In England, in Manchester I also run my own business as a clothing designer. My name is my Venetian ancestry. I carry it proudly as the banner that shapes my life. My business is Falcieri Designs. I am part of a small and proud revolution. All my designs are one offs. Everything is made by me, in my studio, handmade only by me, handfinished, hand sold. It is me. It is only me. I am an artisan.

I truly understand what handmade means. I get the ethos. I realise the impact of buying something from a real artist and how important every sale is to that artist. It means keeping someone in business, keeping a craft alive, keeping people and tradition alive. It is an investment.

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The sort of thing I make

In my dream world, this is the business I would move to Venice. I cannot imagine anything more incredible than being able to transfer my little empire, that was born from a passion for artistan crafts and handmade and fabrics, and inspired by my Venetian ancestry, to the city where my family history began, the city that I love so much.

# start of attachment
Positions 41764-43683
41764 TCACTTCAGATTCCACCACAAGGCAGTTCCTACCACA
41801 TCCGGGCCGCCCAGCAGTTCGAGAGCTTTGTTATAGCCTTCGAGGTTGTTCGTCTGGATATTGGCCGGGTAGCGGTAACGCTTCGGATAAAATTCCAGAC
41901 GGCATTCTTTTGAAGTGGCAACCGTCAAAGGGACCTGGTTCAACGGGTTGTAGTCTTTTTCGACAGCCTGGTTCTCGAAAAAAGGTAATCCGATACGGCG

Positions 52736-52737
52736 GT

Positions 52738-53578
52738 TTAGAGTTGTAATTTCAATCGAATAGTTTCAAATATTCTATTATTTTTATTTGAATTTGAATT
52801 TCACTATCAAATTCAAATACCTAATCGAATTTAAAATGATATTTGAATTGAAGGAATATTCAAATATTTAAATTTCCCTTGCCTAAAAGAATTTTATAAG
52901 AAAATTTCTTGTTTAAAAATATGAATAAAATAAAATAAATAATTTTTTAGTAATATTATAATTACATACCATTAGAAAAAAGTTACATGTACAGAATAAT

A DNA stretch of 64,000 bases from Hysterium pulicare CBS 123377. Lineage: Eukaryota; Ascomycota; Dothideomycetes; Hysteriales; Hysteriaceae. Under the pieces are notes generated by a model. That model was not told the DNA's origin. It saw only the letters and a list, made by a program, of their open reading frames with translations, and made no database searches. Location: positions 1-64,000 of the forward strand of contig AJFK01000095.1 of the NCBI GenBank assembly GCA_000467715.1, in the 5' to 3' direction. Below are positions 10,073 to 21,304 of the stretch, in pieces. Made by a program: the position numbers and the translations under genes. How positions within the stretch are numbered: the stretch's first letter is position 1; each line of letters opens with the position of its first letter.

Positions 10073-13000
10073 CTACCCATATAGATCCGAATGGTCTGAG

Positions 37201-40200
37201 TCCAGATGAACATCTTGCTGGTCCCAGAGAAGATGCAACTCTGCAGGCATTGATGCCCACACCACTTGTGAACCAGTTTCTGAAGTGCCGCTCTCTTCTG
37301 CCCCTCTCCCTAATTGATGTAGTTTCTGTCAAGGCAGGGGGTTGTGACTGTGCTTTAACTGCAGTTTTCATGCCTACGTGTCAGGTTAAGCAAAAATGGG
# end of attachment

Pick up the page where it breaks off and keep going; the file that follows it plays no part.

I am always impressed at how many artisan shops exist in Venice. It is a beautiful thing to behold and whilst a strong tourist trade should help keep it alive, the tourist mentality is for cheap. When hear how Venetian artisans are struggling to survive I know what they are going through. It is the same everywhere, but in Venice it is so keenly felt. The people who live there seem so very passionate about everything that affects them. And this is a good thing. Because without that passion, things cannot change, things do not happen.

I have been inspired by Monica Cesarato’s recent post and the Twitter hashtag #bethechange. I follow and adore some of the Venetian artisans I have found thanks to social media and I am constantly adding to the list. Plum Plum Creations, the work of Venezia Autentica to highlight authentic Venice, Piero Dri, to name just a few. And I want them to survive. I want them to be there every time I visit Venice. I want them to be able to pay their bills and keep running their studios and their shops and keep exercising their skills.

But however much we harp on about buying from local artisans, if we do not BUY from local artistans they will not survivie. If you advocate local artists but are always looking for the cheapest bargain you are invalidating your message.

Buying handcrafted is a way of life, not a tourist trap.